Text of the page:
When I picked The Mists of Avalon up at a used bookstore for almost nothing, it was for sheer escapism. Being middle-aged rather than the typical teen drawn to such books (or so I thought anyway), I fully expected that I would tire within the first few pages and go back to my Anna Karenina or some other classic. Well, color me surprised.
Let me be candid about what this book is NOT. It is not a “great literary work”. It is not historically faithful. And, it is not even pure fantasy fiction. So, if those are the things you’re looking for, please move on along. But, if you like books where aspects of these genres are blended beautifully into something of its own merit, then perhaps, like me, you will enjoy this. And, if you enjoy mythology–whether of the Greek, Egyptian, Roman, Celtic or Orphic traditions–you will sink into this story as helplessly as I did. (By the way, if you are not familiar with at least some of these mythic traditions, you will not get many of the allusions throughout the book–even something as simple as the act of weaving by some characters harkens back to Penelope in Homer’s Odyssey.)
This is not Arthur’s story. This is Arthur’s sister’s story, as the New York Times Review says. It is a revisionist retelling from the perspective of 5 key women: Viviane and Morgaine as the Priestesses of the old religion (pagan Goddess worship), Igraine and Morgause as the matriarchs who have to watch helplessly as their children struggle with both the old and new, and Gwenhwyfar as the proponent of the new religion (male-biased and female-prejudiced early Christianity). The women are not meant to be sympathetic. They are really representative of the religions that they stand for through the wrenching moral/amoral choices they make about how to live their lives. Morgaine, Arthur’s sister and the central protagonist, lives in both the old and new worlds–Avalon and Camelot–the mythic and the real. We see the story unfold through her omnipresent perspective, but there is ample time given to all principal characters. Yes, even the men. I found that there was plenty about Arthur, Lancelot, Gawaine, Mordred, Merlin et al to keep things balanced.
We dive a little deeper into the struggles that the British went through during those early centuries of the Roman and Saxon invasions. Their old religion, ways of living, etc., were being wiped out and replaced by the Romans and Christianity. And, even as they were coming to terms with living side-by-side with the Romans and accepting Christianity (adding various aspects of their old religion to it so that it would be more palatable), the Saxon invaders got more aggressive and brought their new ways. In fact, that was a key factor in bringing the Brits and the Romans together finally in Arthur’s Court–dealing with the new common enemy. Towards the end of the book, even as the Saxons were starting to assimilate and gain Arthur’s trust and alliance, there were new invaders from the North (Vikings, etc.), forming the new threat, and for which they would need new heroes and heroines. Along the way, in addition to the big themes of religion and war, the story also explores social and gender hierarchy, sexuality, crime, and punishment.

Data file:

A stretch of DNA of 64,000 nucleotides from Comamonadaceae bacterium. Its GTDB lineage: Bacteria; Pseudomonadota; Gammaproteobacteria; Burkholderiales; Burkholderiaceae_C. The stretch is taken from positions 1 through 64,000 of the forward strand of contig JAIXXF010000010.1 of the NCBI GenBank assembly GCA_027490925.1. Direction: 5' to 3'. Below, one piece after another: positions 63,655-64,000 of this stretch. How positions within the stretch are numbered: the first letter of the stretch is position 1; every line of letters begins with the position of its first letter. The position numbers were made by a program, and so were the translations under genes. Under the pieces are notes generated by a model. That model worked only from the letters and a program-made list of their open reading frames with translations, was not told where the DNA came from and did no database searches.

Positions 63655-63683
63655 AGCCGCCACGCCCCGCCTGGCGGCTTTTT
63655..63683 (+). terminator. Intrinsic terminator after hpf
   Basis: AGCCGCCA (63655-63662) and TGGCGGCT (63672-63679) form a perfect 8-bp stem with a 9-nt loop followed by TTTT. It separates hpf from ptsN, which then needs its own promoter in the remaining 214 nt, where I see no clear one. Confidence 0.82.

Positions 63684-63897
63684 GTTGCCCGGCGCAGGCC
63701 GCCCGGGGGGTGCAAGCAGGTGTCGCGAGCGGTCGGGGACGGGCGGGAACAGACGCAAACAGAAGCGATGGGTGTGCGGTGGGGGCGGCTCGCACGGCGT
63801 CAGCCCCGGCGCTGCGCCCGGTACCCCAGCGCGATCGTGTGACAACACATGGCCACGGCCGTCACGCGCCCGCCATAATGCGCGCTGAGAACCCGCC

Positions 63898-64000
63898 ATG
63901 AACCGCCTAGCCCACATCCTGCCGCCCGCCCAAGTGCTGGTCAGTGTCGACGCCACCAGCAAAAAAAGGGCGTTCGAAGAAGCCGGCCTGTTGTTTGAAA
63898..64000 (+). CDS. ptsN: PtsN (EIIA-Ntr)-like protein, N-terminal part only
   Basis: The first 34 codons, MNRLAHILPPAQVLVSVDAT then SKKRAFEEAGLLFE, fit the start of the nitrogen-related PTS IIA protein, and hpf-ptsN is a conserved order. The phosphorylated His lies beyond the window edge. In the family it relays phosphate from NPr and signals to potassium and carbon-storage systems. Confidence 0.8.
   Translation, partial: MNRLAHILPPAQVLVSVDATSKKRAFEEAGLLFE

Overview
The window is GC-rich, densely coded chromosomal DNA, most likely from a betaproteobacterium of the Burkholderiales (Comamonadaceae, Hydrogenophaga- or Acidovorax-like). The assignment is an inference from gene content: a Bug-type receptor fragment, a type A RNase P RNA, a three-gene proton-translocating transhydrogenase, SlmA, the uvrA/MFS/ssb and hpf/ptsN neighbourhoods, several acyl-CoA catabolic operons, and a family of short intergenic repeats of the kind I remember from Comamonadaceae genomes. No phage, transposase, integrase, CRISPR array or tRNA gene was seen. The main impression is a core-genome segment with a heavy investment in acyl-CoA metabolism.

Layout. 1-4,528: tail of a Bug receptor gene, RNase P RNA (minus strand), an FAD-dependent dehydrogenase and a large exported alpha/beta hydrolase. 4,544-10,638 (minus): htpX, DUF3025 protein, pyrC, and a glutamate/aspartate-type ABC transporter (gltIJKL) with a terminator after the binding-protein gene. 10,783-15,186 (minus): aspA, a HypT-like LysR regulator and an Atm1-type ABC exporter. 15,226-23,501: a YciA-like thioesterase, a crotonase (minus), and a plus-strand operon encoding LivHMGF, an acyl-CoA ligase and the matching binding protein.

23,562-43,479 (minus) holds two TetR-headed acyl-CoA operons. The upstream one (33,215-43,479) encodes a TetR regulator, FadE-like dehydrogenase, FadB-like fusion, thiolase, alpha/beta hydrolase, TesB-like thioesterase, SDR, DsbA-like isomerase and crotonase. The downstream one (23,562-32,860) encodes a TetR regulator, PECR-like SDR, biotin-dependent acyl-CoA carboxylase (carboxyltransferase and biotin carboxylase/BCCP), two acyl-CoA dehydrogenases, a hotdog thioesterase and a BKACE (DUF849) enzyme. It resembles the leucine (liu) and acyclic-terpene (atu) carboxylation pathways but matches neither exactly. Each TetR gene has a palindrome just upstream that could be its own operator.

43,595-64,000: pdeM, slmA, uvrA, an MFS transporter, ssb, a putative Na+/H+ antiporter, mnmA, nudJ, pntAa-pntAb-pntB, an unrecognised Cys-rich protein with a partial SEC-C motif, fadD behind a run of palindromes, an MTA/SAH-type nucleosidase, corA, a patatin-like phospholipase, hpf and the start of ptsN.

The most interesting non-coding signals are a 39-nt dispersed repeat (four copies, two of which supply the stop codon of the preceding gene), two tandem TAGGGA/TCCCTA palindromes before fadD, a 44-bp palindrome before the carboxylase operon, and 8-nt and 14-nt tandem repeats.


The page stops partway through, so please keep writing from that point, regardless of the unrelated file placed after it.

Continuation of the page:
So, it is this history that Zimmer Bradley shared through the perspectives and struggles of these women. How they were initially afraid of the changes, then they fought back with the only weapons that they could (manipulation, sex, self-righteousness, betrayal, revenge, theology, sorcery, etc.) and then they surrendered in the ways that only women in those times could (succumbing to male desires, piety, death, the nun’s veil, etc.). And, being women, they could not show their fears, defenses and surrender in the same ways as the men. So, yes, there is a lot of emotional drama and conflict. I thought it was just right to move the story along and not overly-so. There are also brief theological debates sprinkled throughout, particularly whenever the main characters assembled at Arthur’s Court for some celebration or other. Again, I found these to be both revealing of the characters’ motives/natures and moving the story along appropriately. Not overdone at all.
In the end, your particular reading tastes will dictate whether you are drawn to this book or not. For me, I am glad I finally read it. Towards the final third, I could n0t put it down and pulled an all-nighter just to get to the end. And, when I was finished, it was like leaving people I had become deeply attached to. I miss them even now.
But, that’s me.
(Oh, and, please please do not bother watching the TNT miniseries that is supposedly based on this book. I watched it after reading. It was awful. Awful does not even begin to describe the mess that it is. And, with the talent they had–Angelica Huston, Juliana Margulies, Joan Allen–one would have thought… well, let’s just say that these fine women will not be highlighting this mishap on their acting resumes.)